durgesh79 wrote: bhushangiri wrote: But now you can fruther decide which task you want to perform first X Y or Z.. nmohindru wrote: You also need to consider if tasks assigned are X12, Y34, Z56 then these tasks can be performed in following order i'd disagree, i dont think order of task is important here .... how do we know that 3 teams cant perform 3 tasks simultaneously.... if i "have to" arrive at 540... i'll use following logic .. ways of arranging of 6 students in 3 teams = 6!/2!*2!*2! ( arranging 6 things in row, with 2 each in 3 groups) = 90 each team can be assigned taskes in 3! ways total arrangements = 90 * 3! = 540. but i still dont agree with this answer can someone please explain.. whats the source and OE. Which is a fair argument. But since both the options were given, and the question asked "arrangements were possible", i chose 540.



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Re: Six students are equally divided into 3 groups, then, the three groups [#permalink]
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Re: Six students are equally divided into 3 groups, then, the three groups [#permalink]
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26 May 2017, 20:51
arjtryarjtry wrote: Six students are equally divided into 3 groups, then, the three groups were assigned to three different topics. How many different arrangements are possible?
(A) 30 (B) 60 (C) 90 (D) 180 (E) 540 1. Take a simple example of 4 students into 2 groups of 2 students each and two different topics being assigned . 2. Taking an example case let the students be s1,s2,s3,s4. the groups could be (s1,s2) and (s3,s4), (s1,s3) and (s2,s4) , (s1,s4) and (s2,s3), Number of ways of forming groups is 4C2*2C2/2!=3 where 2 in the denominator represents the number of groups. Remember order of groups is not important. 3. Applying the above rule to the current case, number of ways of forming groups is 6C2*4C2/3!. 4. Three topics can be arranged between the groups in 3! ways. 5. Total number of possible arrangements is (3)*(4)=90
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Re: Six students are equally divided into 3 groups, then, the three groups [#permalink]
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27 May 2017, 02:04
s1, (s2,s3,s4,s5,s6)  G1 s2, (s3,s4,s5,s6)  G2 s3, (s4,s5,s6)  G3 s4, (s5,s6)  G4 s5, (s6)  G5
Total groups 15.
3 topics A,B,C can be distributed in 6 (3!) different ways to 15 different groups. Hence 15*6=90, arrangements are possible.



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Re: Six students are equally divided into 3 groups, then, the three groups [#permalink]
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08 Jun 2017, 06:52
SravnaTestPrepWhy are we dividing the 6c2* 4c2 * 2c2 by 3!?



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Re: Six students are equally divided into 3 groups, then, the three groups [#permalink]
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08 Jun 2017, 07:07
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Nitish7 wrote: SravnaTestPrepWhy are we dividing the 6c2* 4c2 * 2c2 by 3!? We are dividing by 3! because the order of groups is not important Take a simple example of 4 people A,B,C,D being divided into 2 equal groups The groups may be: (A,B) and (C,D) (A,C) and (B,D) (A,D) and (B,C) When we are computing the possibilities using 4C2*2c2 we are also including (C,D) and (AB) (B,D) and (A,C) (B,C) and (A,D) But we know the latter need not be counted because (A,B) and (C,D) is the same as (C,D) and (A,B) To get the required number of possibilities without repeating, we divide by (no.of groups)!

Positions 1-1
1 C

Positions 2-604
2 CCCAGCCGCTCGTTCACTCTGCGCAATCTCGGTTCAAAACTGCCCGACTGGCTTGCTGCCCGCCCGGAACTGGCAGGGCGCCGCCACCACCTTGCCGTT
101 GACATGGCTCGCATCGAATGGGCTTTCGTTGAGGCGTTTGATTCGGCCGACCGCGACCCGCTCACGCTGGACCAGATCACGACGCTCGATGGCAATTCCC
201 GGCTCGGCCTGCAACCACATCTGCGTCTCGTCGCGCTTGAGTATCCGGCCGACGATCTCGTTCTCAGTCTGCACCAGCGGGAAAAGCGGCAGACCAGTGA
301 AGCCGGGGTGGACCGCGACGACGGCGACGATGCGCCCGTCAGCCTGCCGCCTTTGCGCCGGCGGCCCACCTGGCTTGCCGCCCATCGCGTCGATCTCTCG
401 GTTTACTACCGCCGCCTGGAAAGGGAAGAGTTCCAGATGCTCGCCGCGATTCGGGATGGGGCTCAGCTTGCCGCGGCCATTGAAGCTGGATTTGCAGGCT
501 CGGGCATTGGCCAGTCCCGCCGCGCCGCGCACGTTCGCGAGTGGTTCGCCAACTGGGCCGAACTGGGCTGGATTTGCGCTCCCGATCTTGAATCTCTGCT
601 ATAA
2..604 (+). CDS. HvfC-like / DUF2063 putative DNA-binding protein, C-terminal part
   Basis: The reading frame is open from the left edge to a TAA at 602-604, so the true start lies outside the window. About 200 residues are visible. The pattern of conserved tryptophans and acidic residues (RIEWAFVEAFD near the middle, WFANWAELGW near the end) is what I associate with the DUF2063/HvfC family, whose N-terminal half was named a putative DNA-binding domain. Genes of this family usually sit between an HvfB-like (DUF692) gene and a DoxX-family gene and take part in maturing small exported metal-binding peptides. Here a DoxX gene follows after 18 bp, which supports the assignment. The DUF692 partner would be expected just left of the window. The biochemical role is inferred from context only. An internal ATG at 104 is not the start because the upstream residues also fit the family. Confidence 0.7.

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Re: Six students are equally divided into 3 groups, then, the three groups [#permalink]
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08 Jun 2017, 07:41
arjtryarjtry wrote: Six students are equally divided into 3 groups, then, the three groups were assigned to three different topics. How many different arrangements are possible?
(A) 30 (B) 60 (C) 90 (D) 180 (E) 540 The question is really tough.. I got 540 as answer but after reading the solution understood why the no. of different arrangements should be 90 only..
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Re: Six students are equally divided into 3 groups, then, the three groups [#permalink]
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08 Jun 2017, 10:43
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Rephrase the question: How many 2 person arrangements can you make out of 6 people = 6C2= 15. Then how many ways can you assign the 2 person teams to 3 assignments= 3!
Answer: 6C2 * 3! = 90
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Re: Six students are equally divided into 3 groups, then, the three groups [#permalink]
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09 Jun 2017, 02:27
Hi,
Thanks for your valuable feedback please let me know one more thing as the question asks us to create 3 equal groups from 6 students so in each group there will be 2 students so if I use 6C2 will it be correct?



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Re: Six students are equally divided into 3 groups, then, the three groups [#permalink]
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09 Jun 2017, 02:47
Nitish7 wrote: Hi,
Thanks for your valuable feedback please let me know one more thing as the question asks us to create 3 equal groups from 6 students so in each group there will be 2 students so if I use 6C2 will it be correct? It is the number of ways of first selecting 2 students out of 6 and then 2 out of the remaining 4 and then 2 out of the remaining 2. So it is 6C2*4C2*2C2. . But since order is not important, as I explained in my previous post, 6C2*4C2*2C2 has to be divided by (no.of groups)!
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Re: Six students are equally divided into 3 groups, then, the three groups [#permalink]
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09 Jun 2017, 08:35
Imo C 3 groups can be formed in 15 ways then 3 topics can be chosen in 6 ways So number of arrangements =90 Sent from my ONE E1003 using GMAT Club Forum mobile app